Going Up Against an Insurance Company in Your Illinois Auto Accident Case

In an auto accident situation, there are many potential obstacles you could face. In many of those circumstances, the biggest roadblock might be an insurance company. Going up against an insurance company may be an essential part of getting full and fair compensation for your injuries. It is also a key reason why it is worth your while to retain an Illinois car accident attorney to represent you in your case. The insurance companies are well-equipped with skillful attorneys. You should be too.

One recent case from the North Side of Chicago was an example of such a battle involving an auto insurer. The injured woman, Eileen, was hurt in a late March 2014 accident. She was crossing Milwaukee Avenue in the Norwood Park neighborhood when a driver crashed into her. The driver, Ciprian, had consumed several alcoholic beverages that day. Ciprian was driving a vehicle that he borrowed from Kelly. Kelly knowingly allowed Ciprian to drive the vehicle, even though Kelly also knew about Ciprian’s alcohol consumption.

Eileen was critically injured in the accident. She later sued both Ciprian and Kelly for the harm she incurred from her serious injuries. In many varieties of auto accident cases, including those involving pedestrians, auto insurers can play an important role. In a case in which the at-fault driver was not the vehicle’s owner, you may be entitled to sue both individuals, which could possibly trigger a legal obligation by one of both of those people’s insurers to defend them in your lawsuit.

When this type of circumstance arises, though, many insurers may fight tenaciously to avoid defending the case as a way to avoid paying you for your injuries. In Eileen’s case, Kelly’s insurance company asked the trial court to issue a declaratory judgment stating that the company had no legal duty to defend Kelly or Ciprian in the action.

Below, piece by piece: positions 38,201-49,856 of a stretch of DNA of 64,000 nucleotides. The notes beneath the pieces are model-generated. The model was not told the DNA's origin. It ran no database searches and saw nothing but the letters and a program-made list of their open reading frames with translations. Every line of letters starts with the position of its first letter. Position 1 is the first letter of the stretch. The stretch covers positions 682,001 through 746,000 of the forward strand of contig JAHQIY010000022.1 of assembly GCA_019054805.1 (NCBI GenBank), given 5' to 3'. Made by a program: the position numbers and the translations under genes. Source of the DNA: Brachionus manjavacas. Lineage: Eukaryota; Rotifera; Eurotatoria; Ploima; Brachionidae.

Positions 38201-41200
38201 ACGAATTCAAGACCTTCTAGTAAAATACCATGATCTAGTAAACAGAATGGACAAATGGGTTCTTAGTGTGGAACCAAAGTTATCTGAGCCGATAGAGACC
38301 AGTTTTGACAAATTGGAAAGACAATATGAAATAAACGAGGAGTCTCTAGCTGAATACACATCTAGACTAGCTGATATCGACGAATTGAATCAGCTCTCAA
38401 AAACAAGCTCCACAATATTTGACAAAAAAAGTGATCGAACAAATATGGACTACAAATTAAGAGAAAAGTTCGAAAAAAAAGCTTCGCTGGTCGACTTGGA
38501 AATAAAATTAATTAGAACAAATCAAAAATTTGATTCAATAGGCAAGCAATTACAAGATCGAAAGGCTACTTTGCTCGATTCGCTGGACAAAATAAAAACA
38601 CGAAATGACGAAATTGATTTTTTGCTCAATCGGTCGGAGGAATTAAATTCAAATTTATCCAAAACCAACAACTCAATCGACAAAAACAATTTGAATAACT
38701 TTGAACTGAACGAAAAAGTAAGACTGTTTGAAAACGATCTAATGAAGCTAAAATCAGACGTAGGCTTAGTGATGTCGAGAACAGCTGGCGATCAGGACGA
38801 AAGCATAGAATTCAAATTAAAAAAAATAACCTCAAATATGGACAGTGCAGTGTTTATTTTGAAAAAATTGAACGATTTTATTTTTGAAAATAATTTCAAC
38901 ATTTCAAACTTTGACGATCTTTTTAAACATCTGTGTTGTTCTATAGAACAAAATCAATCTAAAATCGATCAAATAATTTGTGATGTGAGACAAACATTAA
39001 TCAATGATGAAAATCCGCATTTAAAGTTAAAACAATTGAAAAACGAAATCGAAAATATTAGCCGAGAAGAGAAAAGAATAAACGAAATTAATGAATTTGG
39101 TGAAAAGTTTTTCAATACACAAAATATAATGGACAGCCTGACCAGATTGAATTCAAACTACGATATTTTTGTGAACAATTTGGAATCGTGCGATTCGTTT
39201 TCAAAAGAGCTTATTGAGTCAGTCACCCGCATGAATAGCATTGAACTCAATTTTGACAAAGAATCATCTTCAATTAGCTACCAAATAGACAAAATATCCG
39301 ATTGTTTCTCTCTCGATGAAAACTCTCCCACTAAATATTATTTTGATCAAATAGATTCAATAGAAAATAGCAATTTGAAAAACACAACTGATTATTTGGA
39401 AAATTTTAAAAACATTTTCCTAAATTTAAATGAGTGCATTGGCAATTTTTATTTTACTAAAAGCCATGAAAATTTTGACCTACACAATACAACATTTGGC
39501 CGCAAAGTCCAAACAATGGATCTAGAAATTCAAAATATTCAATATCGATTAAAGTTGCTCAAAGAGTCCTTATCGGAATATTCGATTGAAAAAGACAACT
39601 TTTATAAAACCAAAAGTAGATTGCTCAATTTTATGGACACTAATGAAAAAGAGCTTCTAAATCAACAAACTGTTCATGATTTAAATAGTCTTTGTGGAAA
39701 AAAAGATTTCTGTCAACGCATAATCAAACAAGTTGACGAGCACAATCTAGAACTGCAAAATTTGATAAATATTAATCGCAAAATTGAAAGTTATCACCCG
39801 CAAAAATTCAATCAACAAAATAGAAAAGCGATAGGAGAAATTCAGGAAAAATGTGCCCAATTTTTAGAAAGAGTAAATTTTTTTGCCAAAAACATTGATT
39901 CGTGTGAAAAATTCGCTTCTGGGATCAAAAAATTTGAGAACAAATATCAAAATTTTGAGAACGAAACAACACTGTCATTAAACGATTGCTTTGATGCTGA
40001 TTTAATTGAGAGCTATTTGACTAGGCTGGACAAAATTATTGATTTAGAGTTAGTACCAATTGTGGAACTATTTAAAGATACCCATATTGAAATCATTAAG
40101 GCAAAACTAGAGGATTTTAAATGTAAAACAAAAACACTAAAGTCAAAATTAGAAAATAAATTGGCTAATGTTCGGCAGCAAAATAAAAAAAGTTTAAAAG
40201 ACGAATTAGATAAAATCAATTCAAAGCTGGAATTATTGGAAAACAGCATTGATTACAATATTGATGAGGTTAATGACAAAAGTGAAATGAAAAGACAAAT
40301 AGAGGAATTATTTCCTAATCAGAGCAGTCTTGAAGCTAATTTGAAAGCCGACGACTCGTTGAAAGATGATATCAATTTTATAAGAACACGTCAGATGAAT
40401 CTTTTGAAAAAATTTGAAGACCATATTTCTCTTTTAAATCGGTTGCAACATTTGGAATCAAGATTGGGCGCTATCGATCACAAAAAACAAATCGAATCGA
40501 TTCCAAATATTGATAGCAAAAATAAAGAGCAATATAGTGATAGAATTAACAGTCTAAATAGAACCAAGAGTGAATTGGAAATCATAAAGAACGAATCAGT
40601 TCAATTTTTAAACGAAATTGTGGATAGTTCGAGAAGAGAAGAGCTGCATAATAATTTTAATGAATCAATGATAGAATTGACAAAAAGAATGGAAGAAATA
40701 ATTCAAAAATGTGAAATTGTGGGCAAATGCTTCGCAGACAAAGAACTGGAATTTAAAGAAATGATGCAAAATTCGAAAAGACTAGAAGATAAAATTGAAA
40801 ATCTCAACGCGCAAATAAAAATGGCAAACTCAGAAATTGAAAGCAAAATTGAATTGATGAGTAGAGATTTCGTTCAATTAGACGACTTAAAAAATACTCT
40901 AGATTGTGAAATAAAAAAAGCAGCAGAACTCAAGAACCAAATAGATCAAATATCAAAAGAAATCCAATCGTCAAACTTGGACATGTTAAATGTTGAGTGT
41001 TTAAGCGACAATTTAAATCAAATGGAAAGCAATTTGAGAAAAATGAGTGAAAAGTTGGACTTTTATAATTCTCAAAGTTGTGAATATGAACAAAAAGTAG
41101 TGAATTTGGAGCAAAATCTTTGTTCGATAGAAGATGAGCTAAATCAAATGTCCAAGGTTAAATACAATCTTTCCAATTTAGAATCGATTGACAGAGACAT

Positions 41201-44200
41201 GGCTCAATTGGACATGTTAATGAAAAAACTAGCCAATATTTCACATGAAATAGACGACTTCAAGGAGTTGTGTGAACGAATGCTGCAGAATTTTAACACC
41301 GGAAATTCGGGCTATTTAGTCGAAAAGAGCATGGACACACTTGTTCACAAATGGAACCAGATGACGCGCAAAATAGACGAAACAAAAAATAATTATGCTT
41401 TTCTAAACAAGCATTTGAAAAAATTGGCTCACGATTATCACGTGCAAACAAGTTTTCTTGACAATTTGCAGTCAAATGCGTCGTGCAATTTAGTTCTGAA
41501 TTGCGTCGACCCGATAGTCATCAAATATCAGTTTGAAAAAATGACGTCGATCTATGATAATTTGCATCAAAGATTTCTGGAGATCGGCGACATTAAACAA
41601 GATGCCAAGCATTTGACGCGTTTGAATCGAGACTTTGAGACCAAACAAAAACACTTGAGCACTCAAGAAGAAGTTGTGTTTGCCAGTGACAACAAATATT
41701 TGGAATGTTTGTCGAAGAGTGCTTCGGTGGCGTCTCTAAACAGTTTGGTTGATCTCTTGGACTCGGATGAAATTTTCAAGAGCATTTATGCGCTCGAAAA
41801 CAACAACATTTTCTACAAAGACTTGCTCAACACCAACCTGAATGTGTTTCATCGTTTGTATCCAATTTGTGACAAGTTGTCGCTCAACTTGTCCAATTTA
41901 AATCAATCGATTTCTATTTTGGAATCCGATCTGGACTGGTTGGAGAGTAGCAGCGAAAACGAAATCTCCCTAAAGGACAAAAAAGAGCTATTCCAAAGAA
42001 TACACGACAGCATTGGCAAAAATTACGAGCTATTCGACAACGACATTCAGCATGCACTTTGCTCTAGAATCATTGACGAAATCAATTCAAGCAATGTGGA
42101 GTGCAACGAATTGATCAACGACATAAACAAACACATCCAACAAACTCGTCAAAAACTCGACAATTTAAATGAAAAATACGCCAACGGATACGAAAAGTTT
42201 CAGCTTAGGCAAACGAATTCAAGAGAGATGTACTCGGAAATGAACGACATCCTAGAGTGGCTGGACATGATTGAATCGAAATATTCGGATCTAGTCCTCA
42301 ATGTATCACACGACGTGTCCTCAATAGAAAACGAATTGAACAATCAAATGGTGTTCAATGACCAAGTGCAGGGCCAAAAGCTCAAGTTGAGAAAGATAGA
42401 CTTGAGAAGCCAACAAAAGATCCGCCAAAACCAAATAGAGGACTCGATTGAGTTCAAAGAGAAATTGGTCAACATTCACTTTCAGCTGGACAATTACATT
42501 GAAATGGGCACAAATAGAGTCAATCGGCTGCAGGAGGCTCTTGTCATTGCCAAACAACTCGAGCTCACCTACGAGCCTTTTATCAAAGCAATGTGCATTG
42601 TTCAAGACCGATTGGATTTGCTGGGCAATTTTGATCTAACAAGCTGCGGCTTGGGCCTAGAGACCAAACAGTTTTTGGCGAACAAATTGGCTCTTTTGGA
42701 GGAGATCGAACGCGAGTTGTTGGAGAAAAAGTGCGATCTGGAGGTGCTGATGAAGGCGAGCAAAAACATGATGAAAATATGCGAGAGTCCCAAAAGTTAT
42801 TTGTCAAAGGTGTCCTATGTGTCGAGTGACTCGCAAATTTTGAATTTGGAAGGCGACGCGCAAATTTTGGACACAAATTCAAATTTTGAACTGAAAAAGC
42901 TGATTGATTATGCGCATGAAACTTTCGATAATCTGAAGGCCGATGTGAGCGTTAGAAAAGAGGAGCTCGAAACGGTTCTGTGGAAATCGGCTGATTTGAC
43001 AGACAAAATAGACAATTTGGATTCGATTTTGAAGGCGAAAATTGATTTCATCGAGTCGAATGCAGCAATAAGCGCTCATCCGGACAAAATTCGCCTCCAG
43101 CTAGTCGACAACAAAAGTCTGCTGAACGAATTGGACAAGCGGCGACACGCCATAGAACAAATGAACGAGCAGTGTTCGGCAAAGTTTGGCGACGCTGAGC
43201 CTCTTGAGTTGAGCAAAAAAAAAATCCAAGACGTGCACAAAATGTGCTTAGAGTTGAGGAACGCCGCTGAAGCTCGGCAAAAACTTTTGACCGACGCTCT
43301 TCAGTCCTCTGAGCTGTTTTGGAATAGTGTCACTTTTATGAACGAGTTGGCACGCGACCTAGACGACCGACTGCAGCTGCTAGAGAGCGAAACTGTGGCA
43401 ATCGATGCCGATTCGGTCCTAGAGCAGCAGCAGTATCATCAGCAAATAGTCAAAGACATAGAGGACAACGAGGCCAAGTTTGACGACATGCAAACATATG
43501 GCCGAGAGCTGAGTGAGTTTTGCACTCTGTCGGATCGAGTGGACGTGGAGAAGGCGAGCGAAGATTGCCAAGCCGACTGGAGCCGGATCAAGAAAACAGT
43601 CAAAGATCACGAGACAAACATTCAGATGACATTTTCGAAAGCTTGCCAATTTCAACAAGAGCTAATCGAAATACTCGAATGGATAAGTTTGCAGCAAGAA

The trial court ruled for the insurance company, but the Appellate Court ruled in favor of Eileen. The insurance company argued that Kelly’s “negligent entrustment” of the vehicle to Ciprian did not qualify as an accident, so the company was not required to pay Eileen’s damages. The appeals court concluded that the company was obligated, and it did not matter whether or not Kelly’s negligent entrustment of the vehicle to Ciprian was an accident or not.

The insurance policy Kelly had with her insurer stated that the insurance company would “pay compensatory damages for accidents resulting in bodily injury that arise out of” Kelly’s use or ownership of the vehicle. Eileen won her appeal because of the detailed information she included in her complaint. Her complaint alleged that Kelly entrusted the vehicle to Ciprian despite knowing that Ciprian was “intoxicated, incompetent or reckless,” and that negligent decision to give the keys to Ciprian directly led to Ciprian’s hitting her and injuring her. Negligently giving a vehicle that you own to someone whom you allegedly knew was “intoxicated, incompetent or reckless” is clearly something that “arises out of” your ownership of your car, according to the court, so Eileen should have been allowed to proceed.

Your auto accident case requires many things to achieve a full recovery, and that includes a detailed knowledge of the law and practical experience…including experience going up against insurance companies. For your case, talk to the experienced Chicago car accident attorneys at Katz, Friedman, Eagle, Eisenstein, Johnson & Bareck. Our attorneys can help you get all of the compensation that the law says you deserve. To set up a free case evaluation, contact us at 800-444-1525 or through our website.

More Blog Posts:

Illinois Pedestrian’s $897K Damages Award Survives Taxi Cab Company’s Appeal, Chicago Injury Attorneys Blog, April 2, 2018

Fatal Chicago-Area Police Chase Accidents Lead to Two Deaths and a Pair of Multi-Million Dollar Settlements, Chicago Injury Attorneys Blog, March 19, 2018